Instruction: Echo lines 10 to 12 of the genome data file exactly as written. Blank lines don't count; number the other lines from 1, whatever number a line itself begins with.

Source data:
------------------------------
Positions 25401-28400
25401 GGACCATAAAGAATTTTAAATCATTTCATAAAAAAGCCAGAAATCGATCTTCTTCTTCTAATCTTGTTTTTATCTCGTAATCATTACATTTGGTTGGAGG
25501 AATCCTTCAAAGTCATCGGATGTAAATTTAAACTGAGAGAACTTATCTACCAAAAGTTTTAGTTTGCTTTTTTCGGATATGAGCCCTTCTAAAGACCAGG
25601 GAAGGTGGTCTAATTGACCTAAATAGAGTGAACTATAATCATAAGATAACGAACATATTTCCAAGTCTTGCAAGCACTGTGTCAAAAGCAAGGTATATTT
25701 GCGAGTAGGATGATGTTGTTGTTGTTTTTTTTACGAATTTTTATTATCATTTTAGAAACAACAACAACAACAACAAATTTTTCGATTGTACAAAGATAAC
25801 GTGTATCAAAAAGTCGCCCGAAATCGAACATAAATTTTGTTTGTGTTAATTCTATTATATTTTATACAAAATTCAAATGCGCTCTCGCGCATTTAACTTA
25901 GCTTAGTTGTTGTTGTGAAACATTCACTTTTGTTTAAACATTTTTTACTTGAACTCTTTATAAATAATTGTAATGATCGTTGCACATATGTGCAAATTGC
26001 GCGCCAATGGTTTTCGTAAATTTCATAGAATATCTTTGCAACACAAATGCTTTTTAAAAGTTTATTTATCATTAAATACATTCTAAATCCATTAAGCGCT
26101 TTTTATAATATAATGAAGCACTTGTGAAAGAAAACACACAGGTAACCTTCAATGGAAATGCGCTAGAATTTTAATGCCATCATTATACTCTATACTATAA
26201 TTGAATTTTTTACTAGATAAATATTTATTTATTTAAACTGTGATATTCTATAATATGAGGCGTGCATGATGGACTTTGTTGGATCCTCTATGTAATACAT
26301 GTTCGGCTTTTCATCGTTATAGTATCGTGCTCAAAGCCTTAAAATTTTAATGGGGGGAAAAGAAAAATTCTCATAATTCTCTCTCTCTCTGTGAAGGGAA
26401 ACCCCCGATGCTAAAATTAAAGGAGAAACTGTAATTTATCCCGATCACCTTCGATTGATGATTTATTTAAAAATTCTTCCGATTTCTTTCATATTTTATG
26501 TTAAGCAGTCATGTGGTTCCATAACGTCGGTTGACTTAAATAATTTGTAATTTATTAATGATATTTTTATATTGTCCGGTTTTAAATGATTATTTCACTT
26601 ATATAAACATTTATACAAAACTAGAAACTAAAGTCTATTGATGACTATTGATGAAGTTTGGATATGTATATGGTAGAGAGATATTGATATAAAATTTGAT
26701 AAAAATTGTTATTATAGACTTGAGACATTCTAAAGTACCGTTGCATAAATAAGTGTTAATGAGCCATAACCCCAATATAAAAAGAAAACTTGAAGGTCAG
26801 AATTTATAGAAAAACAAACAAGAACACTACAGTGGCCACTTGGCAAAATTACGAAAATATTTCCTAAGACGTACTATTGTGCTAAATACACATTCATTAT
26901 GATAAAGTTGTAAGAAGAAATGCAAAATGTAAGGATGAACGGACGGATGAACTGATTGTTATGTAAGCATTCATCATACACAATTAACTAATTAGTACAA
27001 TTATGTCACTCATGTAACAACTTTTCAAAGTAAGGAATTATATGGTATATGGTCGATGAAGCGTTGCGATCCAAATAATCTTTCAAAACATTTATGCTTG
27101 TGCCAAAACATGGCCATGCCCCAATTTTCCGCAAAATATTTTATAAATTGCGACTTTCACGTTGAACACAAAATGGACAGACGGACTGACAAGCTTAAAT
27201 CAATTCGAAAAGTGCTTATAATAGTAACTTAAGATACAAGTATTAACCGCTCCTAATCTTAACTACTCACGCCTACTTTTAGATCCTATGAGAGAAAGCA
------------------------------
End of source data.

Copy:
26201 TTGAATTTTTTACTAGATAAATATTTATTTATTTAAACTGTGATATTCTATAATATGAGGCGTGCATGATGGACTTTGTTGGATCCTCTATGTAATACAT
26301 GTTCGGCTTTTCATCGTTATAGTATCGTGCTCAAAGCCTTAAAATTTTAATGGGGGGAAAAGAAAAATTCTCATAATTCTCTCTCTCTCTGTGAAGGGAA
26401 ACCCCCGATGCTAAAATTAAAGGAGAAACTGTAATTTATCCCGATCACCTTCGATTGATGATTTATTTAAAAATTCTTCCGATTTCTTTCATATTTTATG